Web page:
(A true story)
On the evening of October 30, 1938, radio listeners across the United States heard a startling report of a what was initially thought to be a meteor strike in the New Jersey countryside. With sirens blaring in the background, announcers in the field described mysterious creatures from outer space, terrifying war machines and thick clouds of poison gas moving toward New York City. As the invading force approached Manhatten, some listeners sat transfixed while others panicked and ran to alert neighbors or to call the police. Some even fled their homes flooding the roadways with cars and accidents.
All of this was reported by wire services and appeared in newspapers from coast to coast. There was only one hiccup. It was actually a radio program.
The next day, the Boston Globe's banner headline read: "Radio Play Terrifies Nation."
|Orson Welles broadcasting|
At this moment though, radio was the medium that made the most noise and Welles' Mercury Theater was one of its premier programs. There were no televisions or cell phones. Social media was limited to eavesdropping on the neighbors' party-line telephone conversations.
It was estimated that the radio drama was believed by more than a million people who didn't hear the disclaimer at the beginning of the program
Word spread from person to person and there was some sense of panic... but the reports that made the news turned out to be broad exaggerations with little basis in fact. Yet, the medium proved the message valid to many and Welles showed how to use its power. This, of course, was before Brian Williams was born.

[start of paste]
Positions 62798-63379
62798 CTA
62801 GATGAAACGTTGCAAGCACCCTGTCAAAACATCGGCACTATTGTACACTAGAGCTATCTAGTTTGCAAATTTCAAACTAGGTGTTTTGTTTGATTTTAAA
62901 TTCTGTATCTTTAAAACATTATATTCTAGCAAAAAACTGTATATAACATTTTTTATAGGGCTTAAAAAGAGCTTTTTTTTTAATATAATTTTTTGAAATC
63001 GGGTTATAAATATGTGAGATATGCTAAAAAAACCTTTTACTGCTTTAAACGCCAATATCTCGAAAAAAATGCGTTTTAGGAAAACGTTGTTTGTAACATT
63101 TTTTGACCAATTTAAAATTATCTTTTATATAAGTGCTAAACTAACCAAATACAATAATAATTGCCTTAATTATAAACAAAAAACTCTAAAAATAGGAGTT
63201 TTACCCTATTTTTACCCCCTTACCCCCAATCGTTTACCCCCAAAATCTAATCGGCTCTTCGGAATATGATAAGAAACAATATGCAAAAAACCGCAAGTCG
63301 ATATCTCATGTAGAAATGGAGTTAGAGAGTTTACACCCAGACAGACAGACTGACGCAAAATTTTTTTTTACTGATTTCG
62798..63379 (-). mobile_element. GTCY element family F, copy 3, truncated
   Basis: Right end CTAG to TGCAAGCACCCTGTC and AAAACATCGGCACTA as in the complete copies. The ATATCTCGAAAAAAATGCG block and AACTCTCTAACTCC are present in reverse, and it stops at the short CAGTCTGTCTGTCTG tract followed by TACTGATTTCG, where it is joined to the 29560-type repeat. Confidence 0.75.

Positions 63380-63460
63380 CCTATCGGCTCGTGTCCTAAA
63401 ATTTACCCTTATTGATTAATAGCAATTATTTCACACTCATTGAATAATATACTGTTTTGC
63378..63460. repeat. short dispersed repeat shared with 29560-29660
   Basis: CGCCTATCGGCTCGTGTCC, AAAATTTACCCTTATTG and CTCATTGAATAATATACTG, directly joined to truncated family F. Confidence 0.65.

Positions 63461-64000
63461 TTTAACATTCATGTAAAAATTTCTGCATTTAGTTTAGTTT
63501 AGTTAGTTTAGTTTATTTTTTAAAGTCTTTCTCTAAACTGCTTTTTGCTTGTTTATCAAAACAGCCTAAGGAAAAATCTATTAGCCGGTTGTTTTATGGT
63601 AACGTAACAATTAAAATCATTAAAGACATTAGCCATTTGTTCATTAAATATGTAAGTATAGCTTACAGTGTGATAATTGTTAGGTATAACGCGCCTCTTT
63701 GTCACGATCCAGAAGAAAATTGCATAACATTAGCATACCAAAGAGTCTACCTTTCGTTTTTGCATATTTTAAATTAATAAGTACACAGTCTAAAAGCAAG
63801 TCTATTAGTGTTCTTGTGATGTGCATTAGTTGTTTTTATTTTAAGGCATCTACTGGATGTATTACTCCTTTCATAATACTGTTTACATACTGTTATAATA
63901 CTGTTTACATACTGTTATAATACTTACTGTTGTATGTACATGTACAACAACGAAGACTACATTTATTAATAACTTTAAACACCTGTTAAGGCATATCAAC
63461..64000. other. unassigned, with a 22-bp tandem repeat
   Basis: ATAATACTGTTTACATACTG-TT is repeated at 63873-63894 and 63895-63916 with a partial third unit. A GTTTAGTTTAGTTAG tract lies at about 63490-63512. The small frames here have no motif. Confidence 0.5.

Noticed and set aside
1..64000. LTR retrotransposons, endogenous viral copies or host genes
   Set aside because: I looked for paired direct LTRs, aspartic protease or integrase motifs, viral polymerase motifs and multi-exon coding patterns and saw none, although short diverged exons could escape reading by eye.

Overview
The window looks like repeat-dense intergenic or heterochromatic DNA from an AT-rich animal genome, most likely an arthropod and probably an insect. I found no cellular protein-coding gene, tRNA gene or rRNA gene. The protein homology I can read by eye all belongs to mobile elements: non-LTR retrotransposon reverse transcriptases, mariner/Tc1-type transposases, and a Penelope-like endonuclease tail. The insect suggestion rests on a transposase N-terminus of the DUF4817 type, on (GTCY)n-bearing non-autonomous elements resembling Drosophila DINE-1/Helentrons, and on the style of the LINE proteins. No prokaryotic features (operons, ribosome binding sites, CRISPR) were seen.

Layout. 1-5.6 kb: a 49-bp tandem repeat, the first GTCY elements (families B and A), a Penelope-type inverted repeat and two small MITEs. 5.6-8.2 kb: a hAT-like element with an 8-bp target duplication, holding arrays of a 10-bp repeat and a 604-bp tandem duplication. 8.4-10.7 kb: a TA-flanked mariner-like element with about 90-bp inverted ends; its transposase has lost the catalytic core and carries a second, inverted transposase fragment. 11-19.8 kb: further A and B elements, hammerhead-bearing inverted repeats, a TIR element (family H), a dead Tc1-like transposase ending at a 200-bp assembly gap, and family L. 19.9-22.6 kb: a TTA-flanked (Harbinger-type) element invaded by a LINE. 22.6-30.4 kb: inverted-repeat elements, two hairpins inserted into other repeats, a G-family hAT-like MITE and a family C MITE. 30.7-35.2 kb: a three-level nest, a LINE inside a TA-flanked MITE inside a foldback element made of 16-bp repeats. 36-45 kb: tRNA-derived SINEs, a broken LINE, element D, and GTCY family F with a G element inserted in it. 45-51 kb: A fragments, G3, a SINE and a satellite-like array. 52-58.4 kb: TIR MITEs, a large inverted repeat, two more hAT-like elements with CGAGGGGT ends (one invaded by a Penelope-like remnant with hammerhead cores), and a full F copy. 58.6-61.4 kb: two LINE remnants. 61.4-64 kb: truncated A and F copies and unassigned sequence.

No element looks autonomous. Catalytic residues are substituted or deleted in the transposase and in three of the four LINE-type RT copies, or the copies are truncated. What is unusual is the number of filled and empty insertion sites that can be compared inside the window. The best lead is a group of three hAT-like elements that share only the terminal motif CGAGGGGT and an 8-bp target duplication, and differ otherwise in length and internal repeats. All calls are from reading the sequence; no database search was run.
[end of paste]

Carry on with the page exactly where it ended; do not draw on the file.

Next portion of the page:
Welles proved he knew how to move and motivate a listener. He showed it again with one of the top rated movies of all time, Citizen Kane. And 30 years after his death, his unfinished last movie, The Other Side of the Wind will finally be produced for release this year, the 100th anniversary of his birth.
Rotten Tomatoes' list of the 250 greatest movies of all time, has Welles' Citizen Kane and his The Third Man as nos. 2 and 3, just behind The Wizard of Oz. If his new movie, 77 years after the radio broadcast, achieves as much, Welles would be the first to show such transcending breadth.
|An early radio|
Broadcast Hysteria by Brad Schwartz tells the story of Welles' radio play and "the art of fake news." But it's his conclusion that tells why early radio was the perfect medium for drama. Like a movie, it had all the scripting, actors, sounds and elements but the staging, costumes and visualizations powerfully play out in the mind.
Television, Schwartz says, demands visual depiction but radio captured its audience in a different way. "It's not so much that picturing the Martians in one's head makes them easier to believe, it is that people see the Martians they are ready to see."
|Earlier radio broadcast|